We do not know his name: Klatsassin and the Chilcotin War

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A Trip to the Head of Bentinck Arm on the Steamer Labouchere

The British Colonist, August 19, 1862

The voyage back was the very antipodes of the trip in the steamer; we were only three white men, Juan Ewers, Francisco Bilboas and myself in a Northern canoe, and two concubine squaws, who had been left by their lords at Bella Coola, one of them a great masculine creature, three feet broad between the shoulders and snoring like a man, lazy as a prize hog; the other, puny and sickly: this was all our crew, and we soon transshipped the lazy squaw. The winds were variable and often ahead, when they neutralized the effect of a favorable tide, and we had considerable rain. At most of the camping places we were sure to find the remains of small-pox Indians, with all their effects, left there, no doubt, by those driven from this place, on their way home northward. We were once in imminent danger from a squall in Bentinck Arm, and we were caught out three times towards night-fall without any place of shelter, but we succeeded in getting late at night, on two occasions, into safe inland bays, and on the other, with a strong head wind, we reached about midnight a beautiful white, sandy beach, to the north of the Comax Bluff. I will now endeavor to give a faithful account of the Bentinck Arm, and of the route, according to what I saw and heard of it from many who had returned from it.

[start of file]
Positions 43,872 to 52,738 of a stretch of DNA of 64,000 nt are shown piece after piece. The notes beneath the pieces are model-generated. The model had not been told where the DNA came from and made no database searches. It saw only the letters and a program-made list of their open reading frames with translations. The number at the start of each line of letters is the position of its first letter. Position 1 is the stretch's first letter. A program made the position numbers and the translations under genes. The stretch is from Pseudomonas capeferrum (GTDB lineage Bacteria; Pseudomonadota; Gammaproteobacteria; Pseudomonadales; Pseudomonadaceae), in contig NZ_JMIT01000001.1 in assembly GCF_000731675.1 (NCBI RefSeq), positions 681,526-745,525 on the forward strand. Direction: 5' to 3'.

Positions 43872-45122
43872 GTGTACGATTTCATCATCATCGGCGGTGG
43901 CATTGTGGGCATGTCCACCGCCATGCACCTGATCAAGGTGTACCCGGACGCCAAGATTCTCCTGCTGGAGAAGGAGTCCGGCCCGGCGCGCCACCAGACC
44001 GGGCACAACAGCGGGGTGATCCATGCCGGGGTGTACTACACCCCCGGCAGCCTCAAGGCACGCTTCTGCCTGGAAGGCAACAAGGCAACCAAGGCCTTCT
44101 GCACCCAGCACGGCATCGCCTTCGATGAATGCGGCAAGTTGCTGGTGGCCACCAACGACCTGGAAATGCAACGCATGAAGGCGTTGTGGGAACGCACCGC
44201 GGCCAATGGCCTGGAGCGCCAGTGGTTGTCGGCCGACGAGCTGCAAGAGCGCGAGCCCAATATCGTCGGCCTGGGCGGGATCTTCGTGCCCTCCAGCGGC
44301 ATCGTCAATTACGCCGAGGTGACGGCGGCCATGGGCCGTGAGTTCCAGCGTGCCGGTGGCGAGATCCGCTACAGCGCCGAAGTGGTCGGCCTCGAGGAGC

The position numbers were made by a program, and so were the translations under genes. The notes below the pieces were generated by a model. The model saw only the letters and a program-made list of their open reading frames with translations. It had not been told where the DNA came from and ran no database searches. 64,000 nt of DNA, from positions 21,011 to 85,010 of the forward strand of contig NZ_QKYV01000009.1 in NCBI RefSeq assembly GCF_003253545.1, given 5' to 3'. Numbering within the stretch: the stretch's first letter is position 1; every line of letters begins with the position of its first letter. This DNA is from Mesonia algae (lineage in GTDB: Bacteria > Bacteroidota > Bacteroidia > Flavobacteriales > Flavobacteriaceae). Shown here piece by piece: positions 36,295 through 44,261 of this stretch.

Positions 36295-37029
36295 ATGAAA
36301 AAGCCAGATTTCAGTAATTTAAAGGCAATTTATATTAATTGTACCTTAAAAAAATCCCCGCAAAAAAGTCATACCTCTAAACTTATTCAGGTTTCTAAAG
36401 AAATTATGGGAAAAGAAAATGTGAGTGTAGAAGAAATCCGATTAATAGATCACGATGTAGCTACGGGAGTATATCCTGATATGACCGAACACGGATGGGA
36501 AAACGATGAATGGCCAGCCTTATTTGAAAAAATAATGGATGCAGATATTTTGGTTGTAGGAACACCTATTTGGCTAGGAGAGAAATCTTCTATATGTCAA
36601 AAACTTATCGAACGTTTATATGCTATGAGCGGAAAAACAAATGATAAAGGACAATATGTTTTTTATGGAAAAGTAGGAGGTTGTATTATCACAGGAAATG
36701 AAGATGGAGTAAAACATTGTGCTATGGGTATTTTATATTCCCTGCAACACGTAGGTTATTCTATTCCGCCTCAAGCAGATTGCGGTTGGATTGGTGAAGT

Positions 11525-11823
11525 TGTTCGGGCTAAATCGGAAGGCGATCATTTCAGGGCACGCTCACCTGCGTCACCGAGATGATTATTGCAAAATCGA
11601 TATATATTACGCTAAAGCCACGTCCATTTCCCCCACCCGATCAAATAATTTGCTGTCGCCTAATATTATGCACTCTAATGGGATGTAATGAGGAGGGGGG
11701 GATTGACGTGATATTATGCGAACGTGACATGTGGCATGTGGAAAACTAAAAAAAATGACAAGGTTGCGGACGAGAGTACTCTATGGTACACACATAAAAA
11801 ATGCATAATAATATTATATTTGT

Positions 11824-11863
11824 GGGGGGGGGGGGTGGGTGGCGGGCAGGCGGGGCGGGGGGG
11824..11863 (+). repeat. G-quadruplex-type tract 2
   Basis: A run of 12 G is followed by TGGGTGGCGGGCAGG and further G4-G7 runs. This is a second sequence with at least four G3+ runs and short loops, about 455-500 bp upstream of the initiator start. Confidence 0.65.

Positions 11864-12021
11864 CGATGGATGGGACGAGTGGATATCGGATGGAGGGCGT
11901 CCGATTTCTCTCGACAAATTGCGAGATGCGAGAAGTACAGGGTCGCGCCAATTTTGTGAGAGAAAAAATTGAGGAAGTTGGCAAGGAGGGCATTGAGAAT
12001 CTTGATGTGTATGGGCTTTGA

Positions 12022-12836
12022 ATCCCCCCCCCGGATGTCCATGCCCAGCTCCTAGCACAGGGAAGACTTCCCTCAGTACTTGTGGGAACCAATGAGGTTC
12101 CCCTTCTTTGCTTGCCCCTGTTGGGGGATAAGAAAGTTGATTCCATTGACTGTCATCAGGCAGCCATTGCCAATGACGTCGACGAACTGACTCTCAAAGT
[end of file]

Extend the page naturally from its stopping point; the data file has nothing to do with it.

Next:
The distance from Klemahaya, a little shelter formed by three islands on the southern side of the entrance to Bentinck Inlet, to the head of the North Arm, I consider sixty miles; according to Ocuble’s chart and scale it is 80 miles, but his data must be taken cumgrano salis [with a grain of salt]. We camped at that place two days on account of bad weather; it rained, blew, and was foggy all the time. The first place of safety for vessels in the inlet is Safety Cove, on the north shore, where Vancouver refitted after getting ashore on the reef outside, then Restoration Bay on the south shore; the next place is a small bay about half way upon the southern side, where we camped two days on account of rain and head winds; here we found the remains of three Bella-Bella Indians one had committed suicide on being attacked with the small-pox, and two other squaws had been left to die there. There are some places, indentions of the coast and in the south fork of Dean’s Canal, where vessels might anchor, but there are stretches of ten and fifteen mile without any shelter whatever, and the tides are strong and the squalls sudden and heavy.